Donations to Eva Bryndís’ fund can be made via bank transfer:


Kt: 290802-2290

ICE-SAR Earns Over Half of Annual Revenue from Fireworks

Reykjavík Fireworks New Year's Eve

ICE-SAR earned around ISK 800 million ($6.8m/€6m), or up to 60% of its total annual revenue from New Year’s firework sales in 2017 and 2016, RÚV reports. ICE-SAR chairman Smári Sigurðsson says that this year’s fireworks sales figures are not yet available, and may indeed be somewhat lower than previous years, but it’s possible that sales from this year’s new seedlings initiative will make up for any drop-off in firework sales. Smári predicts that this year’s fundraiser will yield somewhere between ISK 700 and 800 million ($5.9-6.8m/€5.5-6m).

Figures for this year’s sales are not yet available as they will continue through January 6, or Þrettándinn, which marks the 13th and last day of Christmas in Iceland. Bonfires are held throughout the country and many people save their holiday fireworks for this day, which is the last legal day to set them off until the next Christmas season. The bonfires and fireworks are, metaphorically speaking, intended to “burn up Christmas” and mark the end of the festive season.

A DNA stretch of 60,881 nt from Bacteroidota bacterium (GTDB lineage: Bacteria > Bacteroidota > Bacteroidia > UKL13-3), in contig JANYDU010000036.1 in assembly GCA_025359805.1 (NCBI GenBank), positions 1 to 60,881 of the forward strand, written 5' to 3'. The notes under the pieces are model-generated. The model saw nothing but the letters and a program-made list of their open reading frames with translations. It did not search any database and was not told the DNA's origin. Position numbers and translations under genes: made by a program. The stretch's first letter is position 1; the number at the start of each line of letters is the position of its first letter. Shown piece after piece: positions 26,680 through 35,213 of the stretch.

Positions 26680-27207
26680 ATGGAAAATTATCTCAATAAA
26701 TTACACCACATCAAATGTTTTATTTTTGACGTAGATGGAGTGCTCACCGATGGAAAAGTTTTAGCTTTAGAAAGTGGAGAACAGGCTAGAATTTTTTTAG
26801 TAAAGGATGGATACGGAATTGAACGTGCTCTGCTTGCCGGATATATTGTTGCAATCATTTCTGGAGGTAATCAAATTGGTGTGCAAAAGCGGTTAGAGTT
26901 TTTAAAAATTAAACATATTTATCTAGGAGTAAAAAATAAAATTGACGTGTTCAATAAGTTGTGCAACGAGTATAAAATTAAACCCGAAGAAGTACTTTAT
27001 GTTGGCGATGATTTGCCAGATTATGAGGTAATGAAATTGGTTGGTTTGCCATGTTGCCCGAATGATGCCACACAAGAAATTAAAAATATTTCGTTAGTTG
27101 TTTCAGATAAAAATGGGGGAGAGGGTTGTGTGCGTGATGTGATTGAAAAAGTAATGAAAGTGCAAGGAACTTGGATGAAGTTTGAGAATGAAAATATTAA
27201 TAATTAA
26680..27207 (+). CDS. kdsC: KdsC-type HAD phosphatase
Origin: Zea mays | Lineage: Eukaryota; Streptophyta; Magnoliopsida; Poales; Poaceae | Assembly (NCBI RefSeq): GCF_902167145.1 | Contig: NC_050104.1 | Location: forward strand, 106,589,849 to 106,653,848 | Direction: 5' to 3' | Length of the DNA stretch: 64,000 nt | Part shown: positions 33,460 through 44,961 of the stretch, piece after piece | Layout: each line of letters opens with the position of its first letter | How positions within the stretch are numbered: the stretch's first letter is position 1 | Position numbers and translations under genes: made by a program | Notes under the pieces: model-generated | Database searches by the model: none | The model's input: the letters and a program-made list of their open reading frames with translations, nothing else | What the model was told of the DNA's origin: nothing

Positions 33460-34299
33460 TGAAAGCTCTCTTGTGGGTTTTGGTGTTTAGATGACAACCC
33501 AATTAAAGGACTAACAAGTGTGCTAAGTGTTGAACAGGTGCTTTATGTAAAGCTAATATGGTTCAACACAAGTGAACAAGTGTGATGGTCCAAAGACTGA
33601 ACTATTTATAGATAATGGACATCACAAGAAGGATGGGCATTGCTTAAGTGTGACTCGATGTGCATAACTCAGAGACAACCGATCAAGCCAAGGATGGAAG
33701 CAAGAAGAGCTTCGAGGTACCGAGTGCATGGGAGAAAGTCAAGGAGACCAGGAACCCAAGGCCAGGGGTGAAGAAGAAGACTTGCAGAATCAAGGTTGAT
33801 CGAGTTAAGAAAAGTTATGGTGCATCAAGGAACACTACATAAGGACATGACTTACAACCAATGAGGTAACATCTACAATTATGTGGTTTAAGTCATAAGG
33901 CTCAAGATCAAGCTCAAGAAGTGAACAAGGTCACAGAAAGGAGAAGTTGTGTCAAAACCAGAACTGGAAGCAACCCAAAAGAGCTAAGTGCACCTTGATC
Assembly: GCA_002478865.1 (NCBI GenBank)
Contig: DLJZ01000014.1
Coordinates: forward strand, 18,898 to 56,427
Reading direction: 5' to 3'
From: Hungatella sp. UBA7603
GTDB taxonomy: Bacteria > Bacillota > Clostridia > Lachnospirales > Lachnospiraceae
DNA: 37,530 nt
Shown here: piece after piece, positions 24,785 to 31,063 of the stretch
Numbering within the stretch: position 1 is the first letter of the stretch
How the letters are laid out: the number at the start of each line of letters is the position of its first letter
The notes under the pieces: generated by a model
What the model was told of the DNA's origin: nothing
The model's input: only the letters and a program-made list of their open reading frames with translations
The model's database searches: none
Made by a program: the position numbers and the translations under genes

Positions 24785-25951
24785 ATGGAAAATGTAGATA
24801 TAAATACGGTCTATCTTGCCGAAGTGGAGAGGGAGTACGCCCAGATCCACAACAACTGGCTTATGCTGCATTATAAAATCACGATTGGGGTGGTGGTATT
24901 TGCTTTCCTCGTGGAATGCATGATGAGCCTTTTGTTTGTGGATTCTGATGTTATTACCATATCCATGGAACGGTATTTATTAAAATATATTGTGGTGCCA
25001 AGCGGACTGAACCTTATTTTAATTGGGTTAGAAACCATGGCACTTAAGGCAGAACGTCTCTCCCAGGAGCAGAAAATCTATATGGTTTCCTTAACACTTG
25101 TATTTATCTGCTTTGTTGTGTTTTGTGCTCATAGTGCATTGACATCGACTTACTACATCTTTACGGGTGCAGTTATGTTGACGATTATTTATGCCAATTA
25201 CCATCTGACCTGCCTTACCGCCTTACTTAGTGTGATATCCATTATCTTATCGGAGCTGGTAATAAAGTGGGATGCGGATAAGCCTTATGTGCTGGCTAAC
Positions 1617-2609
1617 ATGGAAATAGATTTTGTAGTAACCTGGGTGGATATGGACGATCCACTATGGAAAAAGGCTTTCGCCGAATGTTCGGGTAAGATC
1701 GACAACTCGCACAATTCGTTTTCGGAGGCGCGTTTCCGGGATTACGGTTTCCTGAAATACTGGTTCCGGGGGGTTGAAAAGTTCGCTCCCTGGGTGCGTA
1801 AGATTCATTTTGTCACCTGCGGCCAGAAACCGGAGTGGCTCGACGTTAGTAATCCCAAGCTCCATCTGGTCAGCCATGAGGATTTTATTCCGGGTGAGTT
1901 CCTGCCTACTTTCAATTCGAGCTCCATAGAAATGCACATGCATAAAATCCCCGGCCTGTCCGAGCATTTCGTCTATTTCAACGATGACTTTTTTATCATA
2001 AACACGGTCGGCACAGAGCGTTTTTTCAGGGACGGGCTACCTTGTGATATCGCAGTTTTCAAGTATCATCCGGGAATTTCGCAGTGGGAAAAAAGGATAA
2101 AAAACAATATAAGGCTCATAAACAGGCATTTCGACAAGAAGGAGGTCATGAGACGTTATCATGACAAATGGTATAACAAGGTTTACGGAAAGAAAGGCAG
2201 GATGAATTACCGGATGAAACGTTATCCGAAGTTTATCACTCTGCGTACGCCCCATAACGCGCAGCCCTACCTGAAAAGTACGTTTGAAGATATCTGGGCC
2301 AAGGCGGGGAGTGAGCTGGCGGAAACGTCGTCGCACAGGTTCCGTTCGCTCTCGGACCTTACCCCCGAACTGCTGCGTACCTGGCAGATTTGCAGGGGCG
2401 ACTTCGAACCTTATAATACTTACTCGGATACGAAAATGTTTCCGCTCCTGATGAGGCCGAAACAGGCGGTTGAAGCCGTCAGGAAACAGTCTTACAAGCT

There’s been increasing concern over the pollution caused by the annual fireworks extravaganza in Iceland, and the resulting difficulties experienced, for instance, by people with respiratory problems. As such, the idea of selling seedlings to be planted in a grove outside Þorlákshöfn next summer had been “well-received,” said Smári, and ICE-SAR intends to continue the seedling sale next year and “…develop this partnership with the Icelandic Forest Service further.”

ICE-SAR is entirely funded by donations; it receives no government support. As such, the annual end-of-year fundraiser is particularly important to the organisation’s success for the rest of the year. However, that doesn’t mean that the organisation is dead-set on the continued sale of fireworks specifically.

“We’re not defending fireworks, per se, but we but we want to spend the profits on the work that needs to be done.”

Students Raise ISK 1.5 Million for Local Search and Rescue Team

Students at Sunnulækur school in Selfoss, South Iceland, raised ISK 1.5 million ($12,153/10,697) for their local search and rescue team, Björgunarfélag Árborgar, Vísir reports.

The students raised the funds on a single day last week, their school’s Charity Day, during which they sold various handmade goods and ran a café. The 700 students at Sunnulækjarskóli selected the search and rescue team as this year’s fundraiser recipients themselves.

“We’re hugely pleased with this gift and it’s great that the students decided to support us and our work,” remarked Björgvin Óli Ingvarsson, who leads Björgunarfélag Árborgar. “We’re going to use the money to buy a new jet ski which will definitely be a great help to us,” he continued, noting that the students’ donation is among the nicest gifts that the team has ever received.